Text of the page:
➤ Ukraine wants to boost graphite output and start exploiting its many copper and lithium deposits.
➤ Ukraine sources all of its iron ore imports from Europe, up from 45% before Russia's invasion.
➤ European transit hubs are struggling to receive Ukraine's refined iron and steel products by rail following Russia's blockade of Ukraine's Black Sea ports.
Director Sergiy Tsivkach.
Global metals markets continue to feel the ripple effects a year into the Russian war in Ukraine, given the wide-reaching sanctions, Russia's large nickel and aluminum production, and the conflict's role in exacerbating supply chain constraints.
Ukraine is one of the world's top 10 titanium producers, ships iron and steel products to Europe, and has ambitions to become a key supplier of the critical minerals Europe needs to meet its electrification targets and cut reliance on Russian energy.
Several mining and processing operations have remained open to support the local workforce and economy, but any significant buildout of Ukraine's metals and mining industry will have to wait out the war.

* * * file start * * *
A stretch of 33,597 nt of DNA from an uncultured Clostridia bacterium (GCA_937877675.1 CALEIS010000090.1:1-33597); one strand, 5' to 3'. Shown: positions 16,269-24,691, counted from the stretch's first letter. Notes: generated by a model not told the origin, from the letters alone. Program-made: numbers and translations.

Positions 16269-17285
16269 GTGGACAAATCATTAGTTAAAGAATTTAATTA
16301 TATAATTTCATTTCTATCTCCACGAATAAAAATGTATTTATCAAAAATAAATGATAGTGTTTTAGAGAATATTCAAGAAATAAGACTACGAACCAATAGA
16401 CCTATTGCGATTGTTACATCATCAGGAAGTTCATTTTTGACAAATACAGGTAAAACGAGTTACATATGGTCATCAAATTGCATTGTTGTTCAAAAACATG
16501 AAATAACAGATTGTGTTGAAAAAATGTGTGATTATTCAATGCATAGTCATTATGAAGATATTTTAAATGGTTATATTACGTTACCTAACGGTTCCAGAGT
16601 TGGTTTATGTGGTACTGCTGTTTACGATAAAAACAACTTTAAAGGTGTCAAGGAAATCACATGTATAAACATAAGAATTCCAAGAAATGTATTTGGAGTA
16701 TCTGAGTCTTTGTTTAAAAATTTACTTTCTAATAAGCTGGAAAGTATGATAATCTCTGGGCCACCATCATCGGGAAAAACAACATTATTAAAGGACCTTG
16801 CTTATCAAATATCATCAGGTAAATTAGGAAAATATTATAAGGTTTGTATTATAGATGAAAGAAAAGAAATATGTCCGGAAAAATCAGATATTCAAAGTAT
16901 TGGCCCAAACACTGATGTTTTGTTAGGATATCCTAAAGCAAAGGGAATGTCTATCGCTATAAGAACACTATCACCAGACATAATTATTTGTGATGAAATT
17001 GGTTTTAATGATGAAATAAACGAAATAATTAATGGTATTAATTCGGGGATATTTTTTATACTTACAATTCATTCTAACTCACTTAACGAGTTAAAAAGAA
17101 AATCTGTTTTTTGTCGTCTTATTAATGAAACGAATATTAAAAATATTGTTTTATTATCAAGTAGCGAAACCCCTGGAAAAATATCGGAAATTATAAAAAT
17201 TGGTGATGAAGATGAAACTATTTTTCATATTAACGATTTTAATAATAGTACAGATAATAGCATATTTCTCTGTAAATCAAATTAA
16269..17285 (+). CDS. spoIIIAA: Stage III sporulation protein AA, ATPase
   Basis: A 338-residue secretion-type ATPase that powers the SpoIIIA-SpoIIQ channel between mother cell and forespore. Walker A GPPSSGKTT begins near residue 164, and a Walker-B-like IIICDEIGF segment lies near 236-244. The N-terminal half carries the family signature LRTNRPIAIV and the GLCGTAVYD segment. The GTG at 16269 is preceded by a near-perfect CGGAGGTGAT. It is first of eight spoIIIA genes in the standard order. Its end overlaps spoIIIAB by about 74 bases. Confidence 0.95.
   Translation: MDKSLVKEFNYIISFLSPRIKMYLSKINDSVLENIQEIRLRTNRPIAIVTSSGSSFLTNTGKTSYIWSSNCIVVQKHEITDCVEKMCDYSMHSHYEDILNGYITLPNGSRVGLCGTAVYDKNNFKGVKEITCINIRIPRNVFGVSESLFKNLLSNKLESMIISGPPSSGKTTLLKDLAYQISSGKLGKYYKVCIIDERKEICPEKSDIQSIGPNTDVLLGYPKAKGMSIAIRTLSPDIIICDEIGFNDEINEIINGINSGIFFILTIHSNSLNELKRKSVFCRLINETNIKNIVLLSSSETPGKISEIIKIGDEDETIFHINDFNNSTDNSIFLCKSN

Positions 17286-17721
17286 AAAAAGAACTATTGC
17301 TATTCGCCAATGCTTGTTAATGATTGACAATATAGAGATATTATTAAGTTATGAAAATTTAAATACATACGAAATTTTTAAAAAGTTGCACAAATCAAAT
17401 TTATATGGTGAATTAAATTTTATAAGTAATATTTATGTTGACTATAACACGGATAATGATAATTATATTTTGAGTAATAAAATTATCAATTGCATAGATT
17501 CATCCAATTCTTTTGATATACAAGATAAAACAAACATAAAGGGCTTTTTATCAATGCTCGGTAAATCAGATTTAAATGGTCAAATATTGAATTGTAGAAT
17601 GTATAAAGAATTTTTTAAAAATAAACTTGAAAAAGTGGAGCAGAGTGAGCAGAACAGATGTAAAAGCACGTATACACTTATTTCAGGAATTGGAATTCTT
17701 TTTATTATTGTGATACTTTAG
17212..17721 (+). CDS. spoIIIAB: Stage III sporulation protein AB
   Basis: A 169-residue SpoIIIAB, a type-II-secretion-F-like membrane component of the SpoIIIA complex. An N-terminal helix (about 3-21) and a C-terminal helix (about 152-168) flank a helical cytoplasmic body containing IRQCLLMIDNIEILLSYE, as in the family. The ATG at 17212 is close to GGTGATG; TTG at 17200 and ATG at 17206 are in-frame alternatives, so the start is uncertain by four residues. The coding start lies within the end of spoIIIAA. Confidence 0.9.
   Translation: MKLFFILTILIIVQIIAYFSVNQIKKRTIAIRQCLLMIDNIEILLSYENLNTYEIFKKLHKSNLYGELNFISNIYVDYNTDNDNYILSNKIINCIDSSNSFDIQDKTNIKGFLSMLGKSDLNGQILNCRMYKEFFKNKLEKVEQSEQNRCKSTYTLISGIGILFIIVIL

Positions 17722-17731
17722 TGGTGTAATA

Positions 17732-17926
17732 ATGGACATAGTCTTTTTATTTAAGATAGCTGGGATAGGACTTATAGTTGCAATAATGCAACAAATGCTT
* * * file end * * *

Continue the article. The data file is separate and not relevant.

UkraineInvest, the government's investment promotion office, has sent Executive Director Sergiy Tsivkach to European investment conferences in recent months to attract interest in various industries with the potential to help rebuild the country.
S&P Global Commodity Insights interviewed Tsivkach by email on the current state of Ukraine's metals and mining sector and the challenges and opportunities around becoming a significant supplier of other commodities. The interview has been edited for clarity and length.